India removes restriction on air space usage

Our Bureau New Delhi | Updated on May 31, 2019 Published on May 31, 2019

Pakistan expected to follow suit

The Indian Air Force (IAF) on Friday said in a tweet that it has removed all the temporary restrictions on all air routes in the Indian air space. The Indian Air Force had put temporary airspace restrictions on Indian air space on February 27.

The tweet is expected to set the ball rolling for Pakistan to remove similar restrictions that it has placed on use of its air space. The IAF put the air space restrictions a day after its fighter bombed Balakot in Pakistan territory.

The restrictions are being removed less than 24 hours after Prime Minister Narendra Modi begins his second term.

Incidentally, Pakistan had extended the restriction on Indian aircraft over flying its territory till June 15 earlier this week.

Explaining the process of removing the ban on the air space, sources said that on February 27 India did not allow any aircraft flying over Pakistan airspace to use any of the 11 to 12 entry and exit points into India which had been established and were open before that date.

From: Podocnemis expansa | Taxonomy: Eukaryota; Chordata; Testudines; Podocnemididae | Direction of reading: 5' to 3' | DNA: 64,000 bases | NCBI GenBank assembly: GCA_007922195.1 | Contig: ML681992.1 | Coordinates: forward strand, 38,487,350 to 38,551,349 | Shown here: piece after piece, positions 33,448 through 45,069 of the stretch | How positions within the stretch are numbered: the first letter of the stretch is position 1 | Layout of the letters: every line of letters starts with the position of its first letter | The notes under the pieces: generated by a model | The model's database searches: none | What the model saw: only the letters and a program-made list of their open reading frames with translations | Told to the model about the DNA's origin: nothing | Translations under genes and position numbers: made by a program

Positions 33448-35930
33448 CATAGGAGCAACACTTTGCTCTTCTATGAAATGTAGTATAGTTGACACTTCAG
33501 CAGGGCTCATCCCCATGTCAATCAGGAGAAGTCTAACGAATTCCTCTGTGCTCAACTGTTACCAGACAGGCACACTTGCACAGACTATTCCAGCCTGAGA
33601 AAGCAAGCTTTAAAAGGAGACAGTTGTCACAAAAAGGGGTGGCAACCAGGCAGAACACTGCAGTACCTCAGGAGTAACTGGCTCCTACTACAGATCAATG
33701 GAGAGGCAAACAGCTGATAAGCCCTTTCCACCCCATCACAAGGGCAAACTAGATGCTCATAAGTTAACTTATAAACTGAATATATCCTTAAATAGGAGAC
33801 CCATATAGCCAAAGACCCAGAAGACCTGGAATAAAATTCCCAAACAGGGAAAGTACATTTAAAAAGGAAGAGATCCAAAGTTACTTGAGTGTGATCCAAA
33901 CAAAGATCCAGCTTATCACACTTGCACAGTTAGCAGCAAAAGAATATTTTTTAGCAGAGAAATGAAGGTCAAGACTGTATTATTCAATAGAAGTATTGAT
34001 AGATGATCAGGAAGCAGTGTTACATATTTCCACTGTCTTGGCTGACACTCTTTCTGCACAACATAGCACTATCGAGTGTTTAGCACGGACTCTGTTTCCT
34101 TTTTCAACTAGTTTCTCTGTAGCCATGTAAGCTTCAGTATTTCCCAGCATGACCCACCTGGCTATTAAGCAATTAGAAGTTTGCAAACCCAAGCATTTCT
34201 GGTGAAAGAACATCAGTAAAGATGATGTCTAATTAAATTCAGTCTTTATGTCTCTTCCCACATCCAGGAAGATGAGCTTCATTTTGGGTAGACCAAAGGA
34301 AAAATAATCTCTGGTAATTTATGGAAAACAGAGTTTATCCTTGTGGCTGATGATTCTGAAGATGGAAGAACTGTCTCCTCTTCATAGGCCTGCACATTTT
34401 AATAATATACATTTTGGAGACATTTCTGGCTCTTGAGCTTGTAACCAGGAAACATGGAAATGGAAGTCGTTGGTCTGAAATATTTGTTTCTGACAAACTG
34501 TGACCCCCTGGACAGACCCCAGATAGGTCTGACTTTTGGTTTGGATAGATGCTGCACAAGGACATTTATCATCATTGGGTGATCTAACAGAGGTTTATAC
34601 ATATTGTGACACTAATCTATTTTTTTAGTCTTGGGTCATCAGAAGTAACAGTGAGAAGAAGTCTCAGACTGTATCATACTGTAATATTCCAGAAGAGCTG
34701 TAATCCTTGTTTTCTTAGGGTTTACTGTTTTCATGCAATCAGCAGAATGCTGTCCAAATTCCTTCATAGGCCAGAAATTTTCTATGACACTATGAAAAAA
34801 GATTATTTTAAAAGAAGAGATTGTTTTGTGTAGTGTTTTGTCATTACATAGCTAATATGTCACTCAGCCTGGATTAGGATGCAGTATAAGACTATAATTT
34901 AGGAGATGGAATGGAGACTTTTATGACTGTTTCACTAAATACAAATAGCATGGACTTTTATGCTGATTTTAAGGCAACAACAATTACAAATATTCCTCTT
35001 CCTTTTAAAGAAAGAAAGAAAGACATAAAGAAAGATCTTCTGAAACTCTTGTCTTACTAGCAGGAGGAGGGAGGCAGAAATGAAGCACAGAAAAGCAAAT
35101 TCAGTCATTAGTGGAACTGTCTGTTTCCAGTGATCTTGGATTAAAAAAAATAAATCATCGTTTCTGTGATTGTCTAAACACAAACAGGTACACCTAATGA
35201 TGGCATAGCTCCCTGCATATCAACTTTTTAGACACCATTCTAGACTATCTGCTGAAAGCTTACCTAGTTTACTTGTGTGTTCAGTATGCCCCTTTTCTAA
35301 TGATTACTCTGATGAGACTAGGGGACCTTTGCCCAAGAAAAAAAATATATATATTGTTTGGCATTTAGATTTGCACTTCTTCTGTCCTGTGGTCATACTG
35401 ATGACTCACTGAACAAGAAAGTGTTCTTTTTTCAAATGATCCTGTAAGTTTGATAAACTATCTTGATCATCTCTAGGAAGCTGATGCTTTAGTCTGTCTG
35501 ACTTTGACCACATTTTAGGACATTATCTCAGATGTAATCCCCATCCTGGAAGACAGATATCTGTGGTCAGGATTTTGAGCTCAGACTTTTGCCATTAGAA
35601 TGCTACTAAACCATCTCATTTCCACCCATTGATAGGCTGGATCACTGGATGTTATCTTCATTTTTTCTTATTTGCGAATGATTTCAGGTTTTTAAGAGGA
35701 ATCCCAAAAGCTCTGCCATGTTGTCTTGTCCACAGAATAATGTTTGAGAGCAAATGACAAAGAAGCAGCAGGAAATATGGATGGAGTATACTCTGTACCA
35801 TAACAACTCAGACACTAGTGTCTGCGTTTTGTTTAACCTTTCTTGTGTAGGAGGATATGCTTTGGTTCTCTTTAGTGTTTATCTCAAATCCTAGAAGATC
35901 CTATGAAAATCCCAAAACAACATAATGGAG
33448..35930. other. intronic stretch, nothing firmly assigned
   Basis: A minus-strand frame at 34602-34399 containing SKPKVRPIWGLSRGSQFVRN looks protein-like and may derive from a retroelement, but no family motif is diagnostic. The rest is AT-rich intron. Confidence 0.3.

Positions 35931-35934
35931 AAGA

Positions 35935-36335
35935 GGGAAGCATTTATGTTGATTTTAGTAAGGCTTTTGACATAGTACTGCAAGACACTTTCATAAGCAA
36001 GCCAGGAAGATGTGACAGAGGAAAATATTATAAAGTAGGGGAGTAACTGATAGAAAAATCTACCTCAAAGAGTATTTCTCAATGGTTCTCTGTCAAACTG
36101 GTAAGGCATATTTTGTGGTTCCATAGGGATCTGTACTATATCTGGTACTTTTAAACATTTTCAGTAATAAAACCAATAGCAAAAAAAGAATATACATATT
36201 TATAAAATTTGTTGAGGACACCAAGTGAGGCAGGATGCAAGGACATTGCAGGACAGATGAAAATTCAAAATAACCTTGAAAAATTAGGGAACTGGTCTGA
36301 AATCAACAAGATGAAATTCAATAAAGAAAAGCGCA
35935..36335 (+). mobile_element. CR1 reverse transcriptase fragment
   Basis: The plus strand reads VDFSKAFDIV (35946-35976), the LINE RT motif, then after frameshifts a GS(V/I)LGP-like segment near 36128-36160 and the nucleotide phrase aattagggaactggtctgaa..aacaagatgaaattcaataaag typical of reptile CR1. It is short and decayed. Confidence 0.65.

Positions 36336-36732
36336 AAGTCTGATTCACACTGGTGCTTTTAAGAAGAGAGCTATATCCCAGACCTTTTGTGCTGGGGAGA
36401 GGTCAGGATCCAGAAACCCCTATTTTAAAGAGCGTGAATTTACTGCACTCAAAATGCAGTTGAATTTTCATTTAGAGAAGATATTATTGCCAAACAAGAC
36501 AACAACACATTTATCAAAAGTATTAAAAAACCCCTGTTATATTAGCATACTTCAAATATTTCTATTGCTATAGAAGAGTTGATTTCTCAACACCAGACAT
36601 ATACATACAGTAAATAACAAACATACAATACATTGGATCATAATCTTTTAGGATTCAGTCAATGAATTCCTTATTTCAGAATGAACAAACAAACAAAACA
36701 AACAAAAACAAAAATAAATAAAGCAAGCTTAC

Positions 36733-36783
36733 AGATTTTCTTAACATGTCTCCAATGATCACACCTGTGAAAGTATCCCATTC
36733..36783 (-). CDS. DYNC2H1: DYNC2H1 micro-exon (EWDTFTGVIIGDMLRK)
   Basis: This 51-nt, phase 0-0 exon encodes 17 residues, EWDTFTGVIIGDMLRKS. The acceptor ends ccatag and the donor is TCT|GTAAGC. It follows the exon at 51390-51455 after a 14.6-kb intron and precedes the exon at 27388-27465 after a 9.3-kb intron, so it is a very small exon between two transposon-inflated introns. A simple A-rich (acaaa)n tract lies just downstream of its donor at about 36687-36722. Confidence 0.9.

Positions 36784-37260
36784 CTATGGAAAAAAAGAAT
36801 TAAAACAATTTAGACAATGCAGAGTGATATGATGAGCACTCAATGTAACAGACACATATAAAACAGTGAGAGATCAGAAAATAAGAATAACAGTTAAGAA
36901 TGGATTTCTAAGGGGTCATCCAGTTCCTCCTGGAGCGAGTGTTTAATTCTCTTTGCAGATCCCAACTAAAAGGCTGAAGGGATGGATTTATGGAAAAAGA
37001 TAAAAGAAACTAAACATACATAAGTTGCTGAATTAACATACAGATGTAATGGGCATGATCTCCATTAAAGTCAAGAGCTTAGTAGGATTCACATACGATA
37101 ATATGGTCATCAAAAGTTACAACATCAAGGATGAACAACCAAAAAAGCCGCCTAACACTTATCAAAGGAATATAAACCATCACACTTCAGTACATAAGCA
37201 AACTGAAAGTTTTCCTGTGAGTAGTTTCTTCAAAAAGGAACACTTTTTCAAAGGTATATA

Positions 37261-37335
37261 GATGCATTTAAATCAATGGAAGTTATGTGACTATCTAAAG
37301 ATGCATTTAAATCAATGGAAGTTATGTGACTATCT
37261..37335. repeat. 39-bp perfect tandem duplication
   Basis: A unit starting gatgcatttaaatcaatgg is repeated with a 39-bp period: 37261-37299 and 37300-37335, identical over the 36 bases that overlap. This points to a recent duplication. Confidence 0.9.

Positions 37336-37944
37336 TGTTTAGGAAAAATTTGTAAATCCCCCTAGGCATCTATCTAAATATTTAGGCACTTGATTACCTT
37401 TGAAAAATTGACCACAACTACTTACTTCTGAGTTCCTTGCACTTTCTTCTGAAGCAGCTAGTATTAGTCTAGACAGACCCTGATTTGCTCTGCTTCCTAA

Pakistan followed suit and it also banned all aircraft flying from India into its airspace to continue their onward journeys.

As a result of the ban over the Pakistan and part of Afghanistan’s air space, Indian carriers’ flights from Delhi and Mumbai to and from Europe and US added about 90-120 minutes to their flying time leading to inconvenience for flyers.

The usual route is over Pakistan, Afghanistan, the Gulf and into Europe for Europe bound flights, while the US and Canada bound flights fly down from Scandinavia which is the shortest route to that region.

With a wide-body, Boeing 777 which consumes about 8 tonnes of fuel for an hour of flying, a Boeing 787 consumes about 5-6 tonnes of fuel for an hour of flying and a narrow body Boeing 737 MAX or Airbus A 320 New Engine Option consumes 2 tonnes of fuel for an hour of flying, carriers’ cost of operations between India and the US and Europe increased during the ban.

The closure of Pakistan airspace for flights coming to India saw a number of international airlines including Air Canada suspend operations to India. In addition, Air India’s flights operating to US, Canada and Europe had to make technical halts on flights which were earlier non-stop.

Published on May 31, 2019
This article is closed for comments.
Please Email the Editor